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Level 1

My spouse has W2, my work allows me to select 1099 or W-2 in medical field. Does filing jointly help reduce 1099's SS and medicare tax? Or I still need to pay full 15.3%

Files jointly. - My spouse has W2, my employer allows me to select 1099 or W-2 in medical field job and rate is the same for either 1099 or W2. My husband and I make pretty much the same money too.

Does filing jointly help reduce 1099's FICA Social Security and medicare tax? Or I still need to pay full 15.3%?  I want to know since my spouse w2 already pays some portion of the FICA, does that help pay for mine too? 

Also, besides the tax write-offs advantage, I want to know what else can 1099 help me on in terms of the taxes. Should I pick W-2 instead to make things easier or will I benefit more with 1099. 

We have no kids, no loans, just rent an apartment. Thank you very very much for your time.

4 Replies
Level 12

My spouse has W2, my work allows me to select 1099 or W-2 in medical field. Does filing jointly help reduce 1099's SS and medicare tax? Or I still need to pay full 15.3%

You still pay the full amount.  Contributions to Social Security are an Individual thing.

You didn't give any details about what your work entails, but if you don't have any deductible job expenses, it will cost you more to be an Independent Contractor (1099) than an employee (W-2).  You also may not have Worker's Compensation, Disability, or Unemployment Insurance.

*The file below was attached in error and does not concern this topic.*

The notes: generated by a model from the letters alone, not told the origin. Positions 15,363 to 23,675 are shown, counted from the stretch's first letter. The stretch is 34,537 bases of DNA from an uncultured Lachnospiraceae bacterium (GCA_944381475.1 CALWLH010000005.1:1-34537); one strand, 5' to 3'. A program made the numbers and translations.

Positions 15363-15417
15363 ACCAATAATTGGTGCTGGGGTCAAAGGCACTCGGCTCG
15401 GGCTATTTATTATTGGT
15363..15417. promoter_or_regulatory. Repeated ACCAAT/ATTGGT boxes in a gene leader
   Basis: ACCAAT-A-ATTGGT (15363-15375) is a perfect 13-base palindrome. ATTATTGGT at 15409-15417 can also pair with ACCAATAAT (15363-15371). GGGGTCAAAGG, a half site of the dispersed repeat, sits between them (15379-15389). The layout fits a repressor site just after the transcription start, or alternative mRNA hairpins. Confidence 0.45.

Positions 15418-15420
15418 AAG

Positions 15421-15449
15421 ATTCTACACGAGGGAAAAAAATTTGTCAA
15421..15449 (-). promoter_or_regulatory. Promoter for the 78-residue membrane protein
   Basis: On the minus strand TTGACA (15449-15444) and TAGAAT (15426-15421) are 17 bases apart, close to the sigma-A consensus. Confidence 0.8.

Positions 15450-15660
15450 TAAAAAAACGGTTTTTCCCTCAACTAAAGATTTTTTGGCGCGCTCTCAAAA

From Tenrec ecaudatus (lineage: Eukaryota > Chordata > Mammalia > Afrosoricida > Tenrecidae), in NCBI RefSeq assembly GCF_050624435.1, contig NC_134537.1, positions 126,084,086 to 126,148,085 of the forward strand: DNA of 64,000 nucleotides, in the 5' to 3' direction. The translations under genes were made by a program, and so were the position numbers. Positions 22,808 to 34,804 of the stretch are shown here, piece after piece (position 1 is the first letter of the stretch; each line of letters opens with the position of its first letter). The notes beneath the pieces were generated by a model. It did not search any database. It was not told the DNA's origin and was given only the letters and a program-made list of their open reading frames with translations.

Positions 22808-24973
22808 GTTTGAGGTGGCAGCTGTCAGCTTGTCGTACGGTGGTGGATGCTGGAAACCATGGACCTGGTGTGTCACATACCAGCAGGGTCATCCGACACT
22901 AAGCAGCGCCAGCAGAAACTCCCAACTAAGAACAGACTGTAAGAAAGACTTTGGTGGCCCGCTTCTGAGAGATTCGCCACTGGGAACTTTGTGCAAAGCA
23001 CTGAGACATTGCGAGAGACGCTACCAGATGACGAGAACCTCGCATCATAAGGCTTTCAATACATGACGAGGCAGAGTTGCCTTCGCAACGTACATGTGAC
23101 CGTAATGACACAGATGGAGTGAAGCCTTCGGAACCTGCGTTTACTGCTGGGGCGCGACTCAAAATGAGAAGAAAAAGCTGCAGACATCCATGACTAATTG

As a side note, in most cases your employer can't legally be offering you that choice.  The law dictates whether you are an  Independent Contractor (1099) versus an employee (W-2).  You can't legally pick-and-choose.
<a rel="nofollow" target="_blank" href="https://www.irs.gov/businesses/small-businesses-self-employed/independent-contractor-self-employed-o...>
Level 20

My spouse has W2, my work allows me to select 1099 or W-2 in medical field. Does filing jointly help reduce 1099's SS and medicare tax? Or I still need to pay full 15.3%

It depends on your compensation and your expenses.

Suppose your employer pays $100 an hour on a W-2.  They also pay $7.65 in social security and medicare tax, and they withhold $7.65 in social security and medicare from you (plus federal and state income tax but that's the same either way).

Now, if you go 1099-MISC, will your gross be $100 per hour (costs you more in tax, saves money for the employer) or will your gross be $107.65 (same net cost to the employer, same net cost to you.)

Also, with self-employment, it is easier to deduct job-related expenses like mileage and a home office, and those expenses reduce your taxable income AND your net profit subject to SE tax.  If you are a W-2 employee, your work-related expense deduction is limited by the 2% and itemizing rules, and work expenses do not reduce your income subject to FICA and medicare tax.

But I agree, that choice is probably not legal.  Someday, someone could sue them, and that could come back on everyone else in your situation.
Level 1

My spouse has W2, my work allows me to select 1099 or W-2 in medical field. Does filing jointly help reduce 1099's SS and medicare tax? Or I still need to pay full 15.3%

Thank you both for sharing your insight.  So my spouse has W2, and if I have 1099 and we file jointly, do we have $12,700 standard deductions?  Or it would be only $6,350? As 1099, Can we still deduct unreimbursed expenses directly from income on top of that $12,700?  After more analysis of my deductible job expenses, I don't think it will exceed higher than $10,000.